Voice’s Old Susannah takes a look over the past week’s events in the ‘Deen and beyond. By Suzanne Kelly.
Tally Ho! It was a particularly good week for arts and events, a bad week for local Labour, a grim week for the environment, and a grimmer week still in the field of freedom of information.
On the positive side, the Aberdeen Artists Society show is up and running; it’s a hit by all accounts. But the best event locally for ages in the arts was the Aberdeen Art Gallery’s “After Hours/ Creative Invasion” evening.
Over 500 people came together to participate in a blend of art, writing, history, music, socialising and fun. The central theme was World War I, and its wee impact on society.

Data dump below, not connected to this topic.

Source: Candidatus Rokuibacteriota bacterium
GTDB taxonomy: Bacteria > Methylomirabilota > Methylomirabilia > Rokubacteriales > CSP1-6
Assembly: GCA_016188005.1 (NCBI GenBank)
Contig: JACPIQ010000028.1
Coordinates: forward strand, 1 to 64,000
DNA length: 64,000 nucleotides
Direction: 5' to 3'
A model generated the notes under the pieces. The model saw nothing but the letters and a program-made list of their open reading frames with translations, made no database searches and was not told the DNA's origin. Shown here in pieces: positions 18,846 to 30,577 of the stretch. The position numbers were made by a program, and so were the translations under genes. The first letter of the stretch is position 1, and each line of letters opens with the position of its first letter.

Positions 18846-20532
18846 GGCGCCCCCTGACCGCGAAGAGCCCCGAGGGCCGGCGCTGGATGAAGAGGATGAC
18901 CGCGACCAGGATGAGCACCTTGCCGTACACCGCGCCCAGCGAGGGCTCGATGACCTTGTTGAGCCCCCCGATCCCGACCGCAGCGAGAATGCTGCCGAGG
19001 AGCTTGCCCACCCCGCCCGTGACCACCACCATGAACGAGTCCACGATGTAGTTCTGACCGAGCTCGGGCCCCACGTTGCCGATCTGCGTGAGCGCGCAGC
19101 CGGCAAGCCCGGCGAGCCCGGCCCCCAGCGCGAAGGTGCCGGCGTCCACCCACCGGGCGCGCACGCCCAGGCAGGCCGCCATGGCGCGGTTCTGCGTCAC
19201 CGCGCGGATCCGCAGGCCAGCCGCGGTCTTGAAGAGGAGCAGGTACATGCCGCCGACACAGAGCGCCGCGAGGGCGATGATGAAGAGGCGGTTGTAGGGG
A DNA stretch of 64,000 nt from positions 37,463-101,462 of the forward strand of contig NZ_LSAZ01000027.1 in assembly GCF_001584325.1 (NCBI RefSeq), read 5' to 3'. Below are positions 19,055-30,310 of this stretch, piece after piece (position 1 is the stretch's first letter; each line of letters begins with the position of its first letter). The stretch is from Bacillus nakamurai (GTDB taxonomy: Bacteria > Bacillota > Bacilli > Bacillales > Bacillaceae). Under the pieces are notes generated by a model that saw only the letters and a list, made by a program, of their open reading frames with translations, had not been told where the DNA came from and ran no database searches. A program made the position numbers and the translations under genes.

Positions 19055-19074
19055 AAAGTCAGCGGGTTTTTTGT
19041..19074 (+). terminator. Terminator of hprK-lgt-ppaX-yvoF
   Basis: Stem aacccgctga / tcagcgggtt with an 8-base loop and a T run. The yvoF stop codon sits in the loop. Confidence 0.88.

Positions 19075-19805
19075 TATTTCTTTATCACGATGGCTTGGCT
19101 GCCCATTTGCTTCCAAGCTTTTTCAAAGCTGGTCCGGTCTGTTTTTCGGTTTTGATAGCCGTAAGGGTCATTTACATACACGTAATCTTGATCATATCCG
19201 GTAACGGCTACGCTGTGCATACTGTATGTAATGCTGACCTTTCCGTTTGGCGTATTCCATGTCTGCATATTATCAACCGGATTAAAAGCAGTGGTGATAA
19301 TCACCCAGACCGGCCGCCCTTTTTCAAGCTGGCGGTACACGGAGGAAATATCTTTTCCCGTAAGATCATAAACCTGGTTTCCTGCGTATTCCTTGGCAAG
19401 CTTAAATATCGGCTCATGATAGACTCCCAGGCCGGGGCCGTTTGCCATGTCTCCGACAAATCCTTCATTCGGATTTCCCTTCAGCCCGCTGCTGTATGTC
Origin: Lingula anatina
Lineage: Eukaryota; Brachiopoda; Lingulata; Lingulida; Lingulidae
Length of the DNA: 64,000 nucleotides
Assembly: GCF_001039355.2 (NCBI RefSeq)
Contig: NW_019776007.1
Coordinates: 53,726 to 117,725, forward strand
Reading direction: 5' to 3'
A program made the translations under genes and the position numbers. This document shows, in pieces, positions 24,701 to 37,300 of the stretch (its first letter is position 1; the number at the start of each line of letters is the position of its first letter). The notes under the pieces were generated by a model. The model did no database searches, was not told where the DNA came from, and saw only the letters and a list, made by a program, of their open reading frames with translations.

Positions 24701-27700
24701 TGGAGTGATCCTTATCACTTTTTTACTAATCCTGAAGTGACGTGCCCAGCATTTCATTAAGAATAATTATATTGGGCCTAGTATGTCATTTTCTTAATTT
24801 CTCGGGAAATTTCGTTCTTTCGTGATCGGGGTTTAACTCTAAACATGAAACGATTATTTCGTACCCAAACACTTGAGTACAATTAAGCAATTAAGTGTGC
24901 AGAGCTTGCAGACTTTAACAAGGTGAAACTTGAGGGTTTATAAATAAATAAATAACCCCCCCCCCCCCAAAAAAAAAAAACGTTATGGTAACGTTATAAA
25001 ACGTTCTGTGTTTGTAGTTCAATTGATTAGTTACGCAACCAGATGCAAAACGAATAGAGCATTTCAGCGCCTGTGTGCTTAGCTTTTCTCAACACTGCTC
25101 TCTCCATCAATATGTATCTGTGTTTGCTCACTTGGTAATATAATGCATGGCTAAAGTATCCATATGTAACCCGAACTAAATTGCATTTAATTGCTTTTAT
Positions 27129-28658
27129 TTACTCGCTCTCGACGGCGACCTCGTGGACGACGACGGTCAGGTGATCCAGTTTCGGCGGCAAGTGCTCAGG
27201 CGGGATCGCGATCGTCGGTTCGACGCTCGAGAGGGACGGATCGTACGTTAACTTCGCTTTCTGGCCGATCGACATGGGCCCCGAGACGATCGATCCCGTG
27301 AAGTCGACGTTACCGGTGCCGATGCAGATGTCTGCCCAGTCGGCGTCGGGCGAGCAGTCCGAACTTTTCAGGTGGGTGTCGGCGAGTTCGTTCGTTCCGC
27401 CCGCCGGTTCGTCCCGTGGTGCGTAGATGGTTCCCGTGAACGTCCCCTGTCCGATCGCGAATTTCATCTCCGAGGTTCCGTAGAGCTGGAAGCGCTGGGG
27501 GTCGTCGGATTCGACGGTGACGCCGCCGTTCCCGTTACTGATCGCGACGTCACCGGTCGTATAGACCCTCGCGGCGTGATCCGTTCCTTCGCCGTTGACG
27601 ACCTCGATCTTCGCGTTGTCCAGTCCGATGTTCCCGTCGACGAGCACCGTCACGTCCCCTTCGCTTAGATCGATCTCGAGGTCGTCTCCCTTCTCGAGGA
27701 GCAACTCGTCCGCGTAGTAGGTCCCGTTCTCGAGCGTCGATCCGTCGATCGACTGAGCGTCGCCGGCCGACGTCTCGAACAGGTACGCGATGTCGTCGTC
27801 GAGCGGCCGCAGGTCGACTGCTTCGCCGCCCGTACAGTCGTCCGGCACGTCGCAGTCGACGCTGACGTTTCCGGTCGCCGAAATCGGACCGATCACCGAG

Thankfully, these days there’s no danger of any conflicts brewing in Europe which could lead to any wars.
Anyway, the evening was great, and I am still thinking about a postcard I read as part of Graeme Milne’s writing workshop.
It was written by a man (or likely boy) named Jamie to his mother on Christmas Day 1914 while he was stationed in Italy. I’m sure he had a jolly time in the trenches.
I am minded that Michael Gove, our Education Secretary, criticises shows like ‘Blackadder’ for being critical of ‘The Great War’ – Gove thinks those lefty types are trying to make WWI seem like a bloody, futile, cruel exercise (how could they?). More on the event and the text of the card can be found here.
Elsewhere in the Deen, Craig Adams (aka Flash of the Moorings) is leading the charge to reopen Bon Accord Baths.